34. Checking of journal :- All those entries which cannot be passed through any other book of prime entry are passed through the journal., While vouching, entries in the journal or in the cash book, the auditor should not pass an entry in the journal until he is quite satisfied of the correctness and validity of the transaction. The following transactions are usually passed through the journal.
(i) Opening entries.
(ii) Transfers from one account to another.
(iii) Adjusting entries, such as making provision for bad and doubtful debts; outstandings, prepaid expenses, depreciation, rectification of errors and interest on capital.
(iv) Entries relating to depreciation, writing off of losses, preliminary expenses, deferred revenue expenses.
(v) Appropriation of profits.
(vi) Entries relating to issue and allotment of shares.
(vii) Forfeiture of shares.
(viii) Allocation of expenses between capital and revenue and amongst the various departments of business.
(ix) Entries relating to consignments, dishonour of bills etc.
(x) Closing entries i.e. transfer from the nominal accounts to the profit and loss account.
When transfer entries are passed through the cash book itself, both the debit and credit entries should be seen simultaneously. In order to distinguish the contra entries from other entries, such contra entries should be marked with the special tick. Since contra entries also create monetary obligations, they are as important as cash transactions. Therefore, the auditor should give due attention while checking these contra entries.
35. Repayment of loans to Government :- Repayments of Government loans are to be vouched with reference to the receipted chalan issued from the Treasury. The auditor has to ensure whether the principal and interest have been remitted to the correct. Head of account by means of separate chalans. While vouching the payment, the auditor should satisfy himself that the chalan produced bear the place, number and seal of the Treasury, amount remitted, head of account, purpose and date of remittance etc. and authenticated by the Treasury Officer or other Competent authority.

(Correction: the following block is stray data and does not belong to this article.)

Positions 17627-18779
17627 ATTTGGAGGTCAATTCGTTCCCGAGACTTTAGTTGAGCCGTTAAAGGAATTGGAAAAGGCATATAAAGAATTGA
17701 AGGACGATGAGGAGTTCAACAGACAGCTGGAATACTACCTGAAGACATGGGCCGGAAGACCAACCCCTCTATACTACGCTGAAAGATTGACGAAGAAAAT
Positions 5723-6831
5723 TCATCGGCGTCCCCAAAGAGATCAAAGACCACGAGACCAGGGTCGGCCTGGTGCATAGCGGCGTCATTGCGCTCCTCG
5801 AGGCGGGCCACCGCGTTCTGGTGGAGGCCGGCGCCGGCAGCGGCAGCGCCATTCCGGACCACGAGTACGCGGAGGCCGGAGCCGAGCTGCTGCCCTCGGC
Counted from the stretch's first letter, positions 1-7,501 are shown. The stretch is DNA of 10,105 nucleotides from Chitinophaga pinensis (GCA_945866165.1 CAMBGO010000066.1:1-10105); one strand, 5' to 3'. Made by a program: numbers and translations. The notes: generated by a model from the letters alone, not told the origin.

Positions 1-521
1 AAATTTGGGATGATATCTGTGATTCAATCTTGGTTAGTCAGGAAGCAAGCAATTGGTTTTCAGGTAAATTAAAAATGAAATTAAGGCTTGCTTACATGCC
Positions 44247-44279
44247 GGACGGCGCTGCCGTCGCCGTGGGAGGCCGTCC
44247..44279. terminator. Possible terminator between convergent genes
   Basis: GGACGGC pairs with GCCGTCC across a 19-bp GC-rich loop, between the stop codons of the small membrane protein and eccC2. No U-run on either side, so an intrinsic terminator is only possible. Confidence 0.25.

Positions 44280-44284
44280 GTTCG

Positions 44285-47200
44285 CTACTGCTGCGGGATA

36. Expenses out of :- (i) General Funds :- Without the previous sanction of the registrar, societies shall not incur any expenditure which is not directly connected with the business or management of the society. So the auditor should see that any expenditure not being directly connected with the routine business or management of the society should have the sanction of the general body and or of the Registrar. If it lacks sanction of the competent authority it should be kept under objection in audit.
There may be other miscellaneous expenses like, payment of advances, execution fees, remuneration to clerical staff etc. In all these cases, the auditor, apart from verifying the vouchers should decide each case accounting to the circumstances and satisfy himself of the genuineness of the expenditure.
(ii) Reserve Fund :- A Reserve Fund may be defined as a sum set aside out of divisible profits and retained in order to provide for unexpected or unknown future losses or to strengthen the financial position of the concerns.
37. Auditor’s duty in regard to the audit of Reserve Funds :- (i) He should check that the amount set apart from the net profit is in accordance with the rate prescribed in the Kerala Co-operative Societies Act/Rules/Byelaws and the appropriation is authentic.
(ii) He should check that the amount set apart to the Reserve Fund and Agricultural Credit Stabilisation Fund together forms not less than 40 percent of the net profit, in respect of societies that are to maintain the later fund.
(iii) He should check that appropriation of net profit to the Fund has been properly transacted in the books of accounts.
(iv) He should check that the Reserve Fund has been properly invested and that any amount utilized in business or invested otherwise, has necessary sanction of the competent authority.
(v) In the case of societies, which have not distributed its profit in respect of a particular year, by the close of the subsequent year, or till the date of finalising the audit of the subsequent year, the auditor may set apart the required minimum amount to the Reserve Fund from the net profit after making necessary entries in the Books of Accounts of the societies concerned and in such cases the amount of undistributed profit in the balance sheet should be shown in the balance sheet with the following details.
Undistributed profit:
Profit for the year :
Less amount set apart to Reserve
Fund and Education Fund, Agricultural
Credit Stabilisation Fund
Balance :
(vi) He should also check the regularity of any set off Reserve Fund of towards payment of any debt or outstanding demand with reference to section 38 of the Kerala Co-operative Societies Act and rule 61 of the Rules thereunder.
(vii) In respect of Reserve Fund allowed to be utilised by the society on the basis of sanction of Registrar, the auditor should verify as to whether that portion of Reserve Fund withdrawn or allowed to be utilised has been utilised for the purpose for which it is allowed.